Other things of importance are that the tax on marijuana would be 12%; residents would be allowed to grow up to six plants in their homes, with a maximum of twelve plants per household; public consumption of marijuana would be pro-hibited; all containers would be child proof; labels on containers would include all important information such as THC content; and, if it were an edible, what an appropriate serving size would be.
I plan on voting “yes”. I believe that any adult should be allowed to put into their body what they choose, and the law is written in such a way as to provide maximum protection for children and information for adults who wish to consume marijuana.
Unfortunately, because of marijuana’s schedule 1 status, it is nearly impossible to conduct effective research. Go on Google and type in the benefits and negative effects of marijuana; all you’ll find are conflicting reports.
Neither side of the debate is exactly right, but it is my view that there is less reason to maintain a prohibition on a drug that is frankly less harmful to the user than any of its schedule 1 counterparts. It also does not carry the same negative side effects of alcohol or tobacco consumption, which almost inevitably include cirrhosis, liver disease, heart disease, or cancer.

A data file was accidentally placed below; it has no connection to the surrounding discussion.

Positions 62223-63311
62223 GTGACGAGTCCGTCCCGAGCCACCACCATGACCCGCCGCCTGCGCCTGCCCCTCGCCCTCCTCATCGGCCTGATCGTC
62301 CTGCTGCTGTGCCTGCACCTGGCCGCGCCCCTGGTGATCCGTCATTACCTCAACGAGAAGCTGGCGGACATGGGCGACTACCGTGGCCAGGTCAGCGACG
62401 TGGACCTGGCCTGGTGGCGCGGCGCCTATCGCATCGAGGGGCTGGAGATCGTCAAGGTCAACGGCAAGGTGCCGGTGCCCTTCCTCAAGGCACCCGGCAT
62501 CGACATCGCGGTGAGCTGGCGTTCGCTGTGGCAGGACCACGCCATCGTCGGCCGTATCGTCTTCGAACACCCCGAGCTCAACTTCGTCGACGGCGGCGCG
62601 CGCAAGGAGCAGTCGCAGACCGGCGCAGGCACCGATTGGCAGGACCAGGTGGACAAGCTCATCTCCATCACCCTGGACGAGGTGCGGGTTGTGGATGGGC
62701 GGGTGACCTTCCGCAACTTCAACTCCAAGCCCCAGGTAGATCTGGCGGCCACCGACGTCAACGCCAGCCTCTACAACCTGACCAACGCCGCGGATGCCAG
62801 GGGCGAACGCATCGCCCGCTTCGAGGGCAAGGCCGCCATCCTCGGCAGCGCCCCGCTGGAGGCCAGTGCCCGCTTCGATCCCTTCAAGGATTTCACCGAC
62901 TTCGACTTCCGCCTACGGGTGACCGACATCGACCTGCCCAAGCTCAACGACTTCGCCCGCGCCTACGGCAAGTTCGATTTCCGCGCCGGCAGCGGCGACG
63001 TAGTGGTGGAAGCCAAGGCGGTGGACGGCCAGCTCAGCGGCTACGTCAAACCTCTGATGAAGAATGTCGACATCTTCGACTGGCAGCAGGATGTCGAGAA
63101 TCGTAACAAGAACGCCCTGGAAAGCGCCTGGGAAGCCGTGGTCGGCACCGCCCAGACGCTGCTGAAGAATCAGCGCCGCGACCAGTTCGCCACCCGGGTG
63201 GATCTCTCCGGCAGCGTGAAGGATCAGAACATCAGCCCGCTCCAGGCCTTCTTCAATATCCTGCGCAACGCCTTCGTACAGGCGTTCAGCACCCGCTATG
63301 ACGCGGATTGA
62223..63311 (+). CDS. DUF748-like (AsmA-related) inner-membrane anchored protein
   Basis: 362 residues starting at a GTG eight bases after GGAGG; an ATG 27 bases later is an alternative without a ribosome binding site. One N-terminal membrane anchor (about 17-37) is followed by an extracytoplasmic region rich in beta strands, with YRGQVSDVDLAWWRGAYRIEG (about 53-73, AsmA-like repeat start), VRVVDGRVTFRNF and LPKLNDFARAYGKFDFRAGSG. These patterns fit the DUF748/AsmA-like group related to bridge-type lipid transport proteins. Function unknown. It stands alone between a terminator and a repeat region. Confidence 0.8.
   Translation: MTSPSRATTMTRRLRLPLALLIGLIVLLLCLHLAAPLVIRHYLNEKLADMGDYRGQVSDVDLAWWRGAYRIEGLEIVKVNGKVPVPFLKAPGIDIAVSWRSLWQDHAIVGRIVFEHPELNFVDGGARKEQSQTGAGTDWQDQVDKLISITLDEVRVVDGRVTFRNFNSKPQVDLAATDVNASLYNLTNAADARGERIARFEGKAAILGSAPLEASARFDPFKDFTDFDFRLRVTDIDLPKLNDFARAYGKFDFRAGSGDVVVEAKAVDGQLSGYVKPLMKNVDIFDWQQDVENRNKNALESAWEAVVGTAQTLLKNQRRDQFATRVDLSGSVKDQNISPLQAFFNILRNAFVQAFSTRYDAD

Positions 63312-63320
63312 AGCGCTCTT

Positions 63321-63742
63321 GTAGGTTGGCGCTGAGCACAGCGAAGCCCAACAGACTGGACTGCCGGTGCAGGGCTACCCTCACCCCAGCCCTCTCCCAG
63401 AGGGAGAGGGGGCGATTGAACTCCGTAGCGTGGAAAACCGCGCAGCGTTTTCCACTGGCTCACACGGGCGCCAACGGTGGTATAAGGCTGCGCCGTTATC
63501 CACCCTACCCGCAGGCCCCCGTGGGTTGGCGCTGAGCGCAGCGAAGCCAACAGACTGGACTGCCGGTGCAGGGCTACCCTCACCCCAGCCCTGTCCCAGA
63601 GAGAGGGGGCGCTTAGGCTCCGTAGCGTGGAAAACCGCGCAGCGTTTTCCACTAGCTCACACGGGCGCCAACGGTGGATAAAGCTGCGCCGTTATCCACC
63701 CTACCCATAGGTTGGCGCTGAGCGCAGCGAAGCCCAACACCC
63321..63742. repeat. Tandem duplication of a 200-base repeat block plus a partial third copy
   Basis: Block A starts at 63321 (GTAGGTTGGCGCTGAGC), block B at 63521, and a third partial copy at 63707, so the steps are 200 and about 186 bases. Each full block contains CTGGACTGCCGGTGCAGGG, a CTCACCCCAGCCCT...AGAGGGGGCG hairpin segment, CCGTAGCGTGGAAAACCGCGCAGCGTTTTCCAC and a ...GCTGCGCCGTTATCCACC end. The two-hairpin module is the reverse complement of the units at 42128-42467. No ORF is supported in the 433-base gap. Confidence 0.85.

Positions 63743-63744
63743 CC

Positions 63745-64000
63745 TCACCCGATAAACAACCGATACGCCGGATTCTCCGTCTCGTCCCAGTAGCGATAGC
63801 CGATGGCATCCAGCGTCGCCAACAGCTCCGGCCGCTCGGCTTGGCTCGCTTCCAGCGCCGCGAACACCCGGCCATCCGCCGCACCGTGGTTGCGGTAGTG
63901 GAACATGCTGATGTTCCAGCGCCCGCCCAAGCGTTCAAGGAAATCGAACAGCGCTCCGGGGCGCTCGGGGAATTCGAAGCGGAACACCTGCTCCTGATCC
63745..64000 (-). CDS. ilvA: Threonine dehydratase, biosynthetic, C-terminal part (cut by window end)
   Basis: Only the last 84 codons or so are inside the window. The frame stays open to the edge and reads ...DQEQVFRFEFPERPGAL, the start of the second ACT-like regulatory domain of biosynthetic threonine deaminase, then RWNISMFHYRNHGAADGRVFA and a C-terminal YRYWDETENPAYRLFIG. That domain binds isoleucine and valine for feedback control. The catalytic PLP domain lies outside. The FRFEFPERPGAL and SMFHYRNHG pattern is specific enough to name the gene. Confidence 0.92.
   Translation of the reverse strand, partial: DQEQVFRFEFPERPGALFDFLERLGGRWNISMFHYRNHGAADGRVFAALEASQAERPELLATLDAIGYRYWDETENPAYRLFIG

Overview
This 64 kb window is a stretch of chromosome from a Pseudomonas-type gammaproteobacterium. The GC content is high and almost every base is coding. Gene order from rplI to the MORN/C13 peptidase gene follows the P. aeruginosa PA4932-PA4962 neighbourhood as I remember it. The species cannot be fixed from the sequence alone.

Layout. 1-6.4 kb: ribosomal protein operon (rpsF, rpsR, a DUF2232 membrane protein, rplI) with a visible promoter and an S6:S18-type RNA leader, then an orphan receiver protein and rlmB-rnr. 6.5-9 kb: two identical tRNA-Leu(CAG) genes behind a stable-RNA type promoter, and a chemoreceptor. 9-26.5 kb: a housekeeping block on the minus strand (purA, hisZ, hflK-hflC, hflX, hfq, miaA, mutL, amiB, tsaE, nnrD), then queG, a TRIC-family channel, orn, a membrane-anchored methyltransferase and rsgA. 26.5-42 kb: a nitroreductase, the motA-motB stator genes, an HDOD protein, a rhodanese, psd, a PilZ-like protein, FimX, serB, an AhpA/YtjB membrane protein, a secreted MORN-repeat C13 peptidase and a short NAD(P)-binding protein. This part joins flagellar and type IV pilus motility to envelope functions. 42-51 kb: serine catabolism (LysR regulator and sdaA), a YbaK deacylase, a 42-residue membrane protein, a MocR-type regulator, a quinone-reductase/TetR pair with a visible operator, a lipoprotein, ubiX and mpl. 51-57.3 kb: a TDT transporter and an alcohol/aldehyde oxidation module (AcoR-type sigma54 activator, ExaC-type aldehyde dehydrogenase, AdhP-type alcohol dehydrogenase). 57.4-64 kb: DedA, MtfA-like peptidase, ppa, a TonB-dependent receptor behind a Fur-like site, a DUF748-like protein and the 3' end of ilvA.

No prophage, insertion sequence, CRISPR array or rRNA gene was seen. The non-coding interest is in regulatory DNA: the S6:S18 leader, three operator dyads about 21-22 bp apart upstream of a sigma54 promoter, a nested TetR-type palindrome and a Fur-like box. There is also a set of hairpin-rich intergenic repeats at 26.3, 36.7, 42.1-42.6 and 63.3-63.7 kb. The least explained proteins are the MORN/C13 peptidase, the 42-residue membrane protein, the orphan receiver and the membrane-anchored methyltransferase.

Question two, however, seems to be the most important, because it deals with education. Education is the key to sustained improvement and advancement in society. Without it, we are nothing.
I grew up very lucky in that my parents paid an arm and a leg for me to attend private, parochial schools until I started college. They did this because of the failings of public education.